In November 1997, Defendant talked with S.S., a fourteen-year-old student at the high school, and offered to give her a ride home from a school play. When the play was over, Defendant and S.S. chatted, and Defendant told S.S. that she should call home as it was getting late. When she called home, her father told her to be careful, which made S.S. angry. Defendant asked what was wrong, and then told her that her father was just "watching out" for her, as "a lot of guys would try to take advantage of a 14-year-old." Defendant told her that she was pretty and that she looked nice. S.S. remarked that people had told her that she looked older, and Defendant responded that when she was fifteen or sixteen years old, she would be two or three inches taller and would have larger breasts. Defendant then began to talk about having a relationship. He told S.S. that they would have to keep their relationship confidential because he could get arrested or fired if she told anyone.

Defendant and S.S. left the school in Defendant's truck. On the way home, Defendant stopped by his home and took S.S. inside. Defendant said that he thought he would give S.S. a quick tour of his house in case she "needed to know for the future." He then remarked, "because you don't know what's going to happen in the future, do you?"

After leaving Defendant's house, they drove toward S.S.'s home, and Defendant again asked if they could have a relationship to which S.S. responded "yeah." As they drove, Defendant reached over and put his hand on S.S.'s breast and remarked "there's your first test." He then asked if she liked it and S.S. nodded. While his hand was on her breast, S.S. asked him, "why don't you just kiss me?" and at the next stop sign, he leaned over and kissed S.S. on the lips. Defendant told her that she was lucky that they did not have more time because if they did, he would "suck [her] nipples for [her] a little bit." Defendant then told S.S. that the first time they had intercourse "it would be so great that [he]'d worry about [S.S.]." Defendant told her, however, that she would not have to worry about becoming pregnant because he had a vasectomy. Defendant then dropped S.S. off at her home.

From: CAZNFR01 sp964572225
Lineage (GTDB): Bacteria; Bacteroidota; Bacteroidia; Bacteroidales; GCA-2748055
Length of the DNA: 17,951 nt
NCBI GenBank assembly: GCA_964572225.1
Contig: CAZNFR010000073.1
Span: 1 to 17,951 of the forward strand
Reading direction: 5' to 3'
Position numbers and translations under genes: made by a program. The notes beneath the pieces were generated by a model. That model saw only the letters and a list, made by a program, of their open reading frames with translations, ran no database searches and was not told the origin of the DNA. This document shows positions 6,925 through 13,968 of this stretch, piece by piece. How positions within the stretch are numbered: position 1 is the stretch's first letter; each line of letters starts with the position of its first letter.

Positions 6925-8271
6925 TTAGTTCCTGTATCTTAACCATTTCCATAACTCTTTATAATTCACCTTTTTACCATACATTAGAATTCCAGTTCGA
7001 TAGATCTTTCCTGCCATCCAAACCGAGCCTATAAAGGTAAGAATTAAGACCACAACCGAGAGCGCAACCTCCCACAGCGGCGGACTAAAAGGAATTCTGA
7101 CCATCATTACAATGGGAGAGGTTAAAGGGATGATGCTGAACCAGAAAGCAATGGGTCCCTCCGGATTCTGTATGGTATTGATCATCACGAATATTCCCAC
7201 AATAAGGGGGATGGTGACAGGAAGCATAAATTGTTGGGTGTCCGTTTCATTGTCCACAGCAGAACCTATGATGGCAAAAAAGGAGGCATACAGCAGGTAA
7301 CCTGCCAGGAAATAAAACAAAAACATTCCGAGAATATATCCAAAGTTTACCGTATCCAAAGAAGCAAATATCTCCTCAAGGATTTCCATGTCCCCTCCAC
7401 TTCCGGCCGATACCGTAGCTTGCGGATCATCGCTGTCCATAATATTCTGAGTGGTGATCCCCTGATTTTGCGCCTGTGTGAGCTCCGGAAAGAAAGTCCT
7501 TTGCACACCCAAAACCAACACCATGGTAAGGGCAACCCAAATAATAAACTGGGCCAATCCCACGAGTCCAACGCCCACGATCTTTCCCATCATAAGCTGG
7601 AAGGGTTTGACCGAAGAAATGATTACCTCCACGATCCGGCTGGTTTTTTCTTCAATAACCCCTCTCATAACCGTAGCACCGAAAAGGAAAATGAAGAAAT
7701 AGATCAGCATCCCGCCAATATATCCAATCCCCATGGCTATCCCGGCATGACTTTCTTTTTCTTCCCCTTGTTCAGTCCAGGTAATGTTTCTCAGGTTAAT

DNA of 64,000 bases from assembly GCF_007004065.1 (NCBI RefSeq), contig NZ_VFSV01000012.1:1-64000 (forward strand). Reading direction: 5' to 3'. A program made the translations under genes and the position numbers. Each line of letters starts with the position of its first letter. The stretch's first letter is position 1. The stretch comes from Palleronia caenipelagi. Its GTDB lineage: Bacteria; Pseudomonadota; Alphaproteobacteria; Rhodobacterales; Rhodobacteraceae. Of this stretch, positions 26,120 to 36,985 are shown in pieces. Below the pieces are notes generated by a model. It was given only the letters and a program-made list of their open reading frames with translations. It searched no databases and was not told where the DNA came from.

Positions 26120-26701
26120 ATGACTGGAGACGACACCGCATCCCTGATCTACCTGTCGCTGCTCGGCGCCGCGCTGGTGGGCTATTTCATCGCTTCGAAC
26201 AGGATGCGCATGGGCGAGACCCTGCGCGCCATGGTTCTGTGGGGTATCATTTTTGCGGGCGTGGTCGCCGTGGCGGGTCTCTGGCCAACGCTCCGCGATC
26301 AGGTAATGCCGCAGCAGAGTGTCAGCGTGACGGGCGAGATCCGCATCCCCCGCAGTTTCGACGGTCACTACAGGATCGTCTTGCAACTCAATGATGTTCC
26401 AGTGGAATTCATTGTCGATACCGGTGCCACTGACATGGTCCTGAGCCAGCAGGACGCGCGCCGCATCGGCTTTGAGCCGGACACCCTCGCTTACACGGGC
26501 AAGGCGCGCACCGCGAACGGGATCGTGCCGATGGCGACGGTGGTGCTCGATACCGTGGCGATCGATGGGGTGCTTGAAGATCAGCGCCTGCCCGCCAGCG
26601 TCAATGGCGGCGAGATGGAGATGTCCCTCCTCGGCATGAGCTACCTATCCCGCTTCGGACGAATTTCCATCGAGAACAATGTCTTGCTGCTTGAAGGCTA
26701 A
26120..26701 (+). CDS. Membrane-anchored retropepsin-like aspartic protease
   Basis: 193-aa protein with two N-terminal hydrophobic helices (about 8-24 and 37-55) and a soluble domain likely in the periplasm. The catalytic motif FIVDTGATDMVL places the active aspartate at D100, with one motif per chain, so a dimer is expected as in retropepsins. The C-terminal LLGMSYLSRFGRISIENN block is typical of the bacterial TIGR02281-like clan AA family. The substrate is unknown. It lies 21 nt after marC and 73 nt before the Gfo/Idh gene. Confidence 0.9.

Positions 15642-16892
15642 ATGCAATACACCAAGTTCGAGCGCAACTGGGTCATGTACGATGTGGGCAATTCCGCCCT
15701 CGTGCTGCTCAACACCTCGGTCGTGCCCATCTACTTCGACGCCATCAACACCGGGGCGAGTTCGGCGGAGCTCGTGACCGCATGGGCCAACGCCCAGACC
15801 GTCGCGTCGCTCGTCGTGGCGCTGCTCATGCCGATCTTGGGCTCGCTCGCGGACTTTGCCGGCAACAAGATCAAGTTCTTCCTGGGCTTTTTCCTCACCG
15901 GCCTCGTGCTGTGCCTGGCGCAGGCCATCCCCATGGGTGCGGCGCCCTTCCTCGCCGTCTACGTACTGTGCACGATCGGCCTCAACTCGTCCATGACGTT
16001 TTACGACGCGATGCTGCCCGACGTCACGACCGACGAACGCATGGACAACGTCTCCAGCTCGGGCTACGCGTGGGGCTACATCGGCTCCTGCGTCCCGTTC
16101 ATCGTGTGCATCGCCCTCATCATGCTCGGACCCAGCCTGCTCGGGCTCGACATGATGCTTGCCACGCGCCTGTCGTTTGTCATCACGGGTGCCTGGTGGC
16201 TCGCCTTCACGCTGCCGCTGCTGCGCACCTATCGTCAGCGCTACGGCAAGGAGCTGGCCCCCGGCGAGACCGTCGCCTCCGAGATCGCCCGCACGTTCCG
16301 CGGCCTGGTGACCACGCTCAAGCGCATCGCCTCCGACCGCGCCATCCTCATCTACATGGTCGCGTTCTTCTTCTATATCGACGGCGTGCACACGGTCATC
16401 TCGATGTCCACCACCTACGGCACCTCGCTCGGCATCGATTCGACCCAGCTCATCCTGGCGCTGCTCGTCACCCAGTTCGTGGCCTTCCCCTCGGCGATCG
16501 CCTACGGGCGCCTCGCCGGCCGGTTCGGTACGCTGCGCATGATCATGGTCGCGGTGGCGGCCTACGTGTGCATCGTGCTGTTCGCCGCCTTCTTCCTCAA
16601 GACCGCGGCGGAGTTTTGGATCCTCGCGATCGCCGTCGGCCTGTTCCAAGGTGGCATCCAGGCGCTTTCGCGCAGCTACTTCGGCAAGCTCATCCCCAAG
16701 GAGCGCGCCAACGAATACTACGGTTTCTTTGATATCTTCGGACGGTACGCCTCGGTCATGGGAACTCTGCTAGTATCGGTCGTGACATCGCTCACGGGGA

The following day, November 24, 1997, Defendant and S.S. met and discussed how and when they would call each other. That afternoon, Defendant called S.S., but she was not at home. S.S. returned his call, but Defendant said that he could not talk because his wife was there. A few minutes later, Defendant called S.S. from his truck.

On November 25, 1997, Defendant saw S.S. at band practice. As the students were leaving the band room, Defendant told one student to hold open the door, and Defendant turned out the lights. As Defendant and S.S. where leaving the room, Defendant walked up behind S.S. and put his hand on her breast and kissed her. Following this incident there was no further sexual contact between Defendant and S.S.

The following weekend, S.S.'s mother found her diary, which contained entries detailing the relationship. Her mother reported the incidents to the authorities.

Defendant was charged on September 25, 1998, with the class D felony of endangering the welfare of a child in the first degree (Count I), and the class A misdemeanor of sexual misconduct in the first degree (Count II). The jury returned a guilty verdict on both counts. On October 13, 1998, Defendant was sentenced to two consecutive sentences of one year in jail. Execution of the second year was suspended and supervised probation was granted. As a condition of the probation, Defendant was ordered to pay fines of $5,000 and $1,000, and complete a sex offender program. Defendant appeals.